But the episodes with the most contemporary appeal are restricted to the first ten or so seasons: new episodes gain attention only when they kill off a favourite or offer us new information and shock twists regarding old characters.

Making Smithers out and proud – insisting that homosexuality isn’t just a punchline – 27 years into a programme works to serve the show more than it serves the LGBT community.  Yes, it’s arguably progress, but it feels at least ten years late.

Anna Leszkiewicz is a pop culture writer at the New Statesman.

Marc Brenner
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Carey Mulligan is oddly unemotional in Dennis Kelly’s powerful new play, Girls & Boys

If you intend to see Girls & Boys, don’t read this review.

If you intend to see Girls & Boys, then you should do two things. First, come back to this review: it’s a production best seen with no preconceptions. Second: have a child.

Still here? Good, because there is no way to discuss this play without spoiling its big reveal. It opens with Carey Mulligan centre stage, in orange shirt and red trousers, against set designer Es Devlin’s boxy backdrop of purest cyan. It’s a palette favoured by Hollywood posters, because the contrast is so striking. (Van Gogh once used it on a still life of crabs.) Mulligan’s unnamed narrator tells us how she met her husband, who is only ever “he”. Her monologue starts off funny – “Paris? Call that a world city? It’s Leeds with wider streets” – and sexually frank, but it’s also cleverly disconcerting.

She met him in an Easyjet queue and “took an instant dislike to the man”. Why? Because he was obliviously buried in a book – or because of his interaction with two models, who tried to queuejump by feigning sexual interest to stand next to him? (“And he’s just like, well of course… but I get to sleep with one of you, right?”) One of the models snottily tells him that she would never sleep with a Normal like him, and he acknowledges the truth of this. Then he calls them “bitches” for playing with his feelings, makes a chivalrous speech about the transcendence of loving sex, and suggests that sleeping with them would be “necrophilia… wanking into a pretty dress”. The temptation is to cheer – he put those stuck-up cows in their place! – and I wondered if my disquiet was evidence I’ve gone full Millie Tant. (Beware men who think there are some women to whom it’s OK to be sexist.)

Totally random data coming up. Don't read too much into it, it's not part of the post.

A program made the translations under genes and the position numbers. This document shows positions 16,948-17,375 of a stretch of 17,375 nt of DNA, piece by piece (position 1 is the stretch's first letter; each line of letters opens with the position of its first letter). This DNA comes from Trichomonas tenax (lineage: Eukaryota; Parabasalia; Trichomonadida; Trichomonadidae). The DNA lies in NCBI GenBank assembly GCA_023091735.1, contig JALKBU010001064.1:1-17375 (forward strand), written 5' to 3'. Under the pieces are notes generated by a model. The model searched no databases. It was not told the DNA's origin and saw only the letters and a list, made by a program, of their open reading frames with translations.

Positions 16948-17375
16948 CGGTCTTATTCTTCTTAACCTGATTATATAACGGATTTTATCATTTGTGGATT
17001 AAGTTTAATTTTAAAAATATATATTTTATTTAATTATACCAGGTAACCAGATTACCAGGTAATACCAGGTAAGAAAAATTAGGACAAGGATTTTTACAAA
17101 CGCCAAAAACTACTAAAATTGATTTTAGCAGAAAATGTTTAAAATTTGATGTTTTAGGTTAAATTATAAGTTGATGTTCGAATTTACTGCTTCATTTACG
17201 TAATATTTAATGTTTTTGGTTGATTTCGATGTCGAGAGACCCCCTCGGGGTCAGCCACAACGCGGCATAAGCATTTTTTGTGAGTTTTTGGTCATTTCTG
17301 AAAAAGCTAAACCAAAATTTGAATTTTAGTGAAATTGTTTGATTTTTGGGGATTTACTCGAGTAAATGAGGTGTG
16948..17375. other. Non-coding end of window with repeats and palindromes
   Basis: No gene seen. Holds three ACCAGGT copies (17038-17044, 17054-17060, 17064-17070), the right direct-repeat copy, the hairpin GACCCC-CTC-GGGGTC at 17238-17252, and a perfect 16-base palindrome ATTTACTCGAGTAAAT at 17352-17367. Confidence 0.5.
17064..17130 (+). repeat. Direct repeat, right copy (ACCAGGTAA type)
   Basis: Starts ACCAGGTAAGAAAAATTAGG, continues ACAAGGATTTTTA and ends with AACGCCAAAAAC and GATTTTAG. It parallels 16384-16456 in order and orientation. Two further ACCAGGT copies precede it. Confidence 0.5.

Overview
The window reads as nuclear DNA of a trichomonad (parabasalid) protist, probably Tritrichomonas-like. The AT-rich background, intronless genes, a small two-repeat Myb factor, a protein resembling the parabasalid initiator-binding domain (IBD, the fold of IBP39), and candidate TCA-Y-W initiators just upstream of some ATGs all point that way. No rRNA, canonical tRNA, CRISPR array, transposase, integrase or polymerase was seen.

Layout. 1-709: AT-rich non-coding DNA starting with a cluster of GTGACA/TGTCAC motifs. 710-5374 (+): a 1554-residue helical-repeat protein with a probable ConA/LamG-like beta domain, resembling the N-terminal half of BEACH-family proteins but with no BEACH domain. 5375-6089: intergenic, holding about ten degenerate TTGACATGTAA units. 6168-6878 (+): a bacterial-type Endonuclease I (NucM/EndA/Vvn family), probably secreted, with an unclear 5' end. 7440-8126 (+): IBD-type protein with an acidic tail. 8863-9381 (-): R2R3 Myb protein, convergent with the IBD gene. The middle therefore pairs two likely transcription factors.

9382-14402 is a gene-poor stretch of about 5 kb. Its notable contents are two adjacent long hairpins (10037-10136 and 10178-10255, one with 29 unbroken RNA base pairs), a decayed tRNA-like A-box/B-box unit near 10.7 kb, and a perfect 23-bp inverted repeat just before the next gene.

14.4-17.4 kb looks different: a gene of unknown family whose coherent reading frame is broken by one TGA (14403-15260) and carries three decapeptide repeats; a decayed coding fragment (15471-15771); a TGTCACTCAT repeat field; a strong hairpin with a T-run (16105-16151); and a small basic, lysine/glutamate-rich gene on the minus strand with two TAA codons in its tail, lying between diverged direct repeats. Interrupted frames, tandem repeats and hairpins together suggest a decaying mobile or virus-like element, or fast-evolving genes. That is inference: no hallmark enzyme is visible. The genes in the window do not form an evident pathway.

But no. The husband is indeed a wrong ‘un. Mulligan’s monologues are interspersed with role-plays against another pure-cyan set; a living room, with details – a sippy cup, a blanket – again picked out in orange. She chides her children, Leanne and Danny, talking to the empty air about their petty squabbles. And then, halfway through the 90-minute running time, comes the punch: “I know they’re not here by the way. My children… I know they’re dead.” My mind went instantly to a routine by Louis CK. “A woman saying yes to a date with a man is literally insane,” the comedian says. “Globally and historically, we’re the number one cause of injury and mayhem to women. If you’re a guy, imagine you could only date a half-bear-half-lion.”

The narrator’s story, of a relationship going sour, is achingly familiar. Her burgeoning career, and growing confidence; the failure of his business, and his consequent loss of status. She asks for a divorce. He tells her: “There will never come a time when you have my kids and I don’t.” One night, he sweet-talks his way past the babysitter and twists a knife into little Danny’s heart, guiding it in with his thumbnail, before stabbing Leanne eight times. (Mulligan marks each wound on her body.) He tries to kill himself.

My friends with kids tell me that giving birth rewired them, leaving them reluctant to watch any drama with children in peril. To me, Mulligan seemed oddly unemotional in recounting these horrors; but perhaps a parent’s imagination would supply all the horror required.

Is it a coincidence that this play had its premiere at the Royal Court, where artistic director Vicky Featherstone has led the theatre world’s response to a reckoning with sexual harassment? Her code of conduct outlines potentially abusive behaviour, from the obvious – “physical force or threat of force, for sexual action” – to the situational: “staring, meaningful glances”. Yet Dennis Kelly’s script, which depicts one poison drop of sexism blossoming into a manifestation of the most extreme masculine rage, shows how difficult such behaviour is to police. When should the narrator have seen the danger? How can women sort the good from the bad?

In an industry convulsed by a feminist reckoning, I was left wondering if a female playwright would have dared to write lines as starkly confrontational as the narrator’s conclusion: “We didn’t create society for men. We created it to stop men.”

Girls & Boys runs until 17 March.

Helen Lewis is deputy editor of the New Statesman. She regularly appears on BBC Radio 4’s Week in Westminster and the News Quiz, and BBC1’s Sunday Politics. 

This article first appeared in the 22 February 2018 issue of the New Statesman, Sunni vs Shia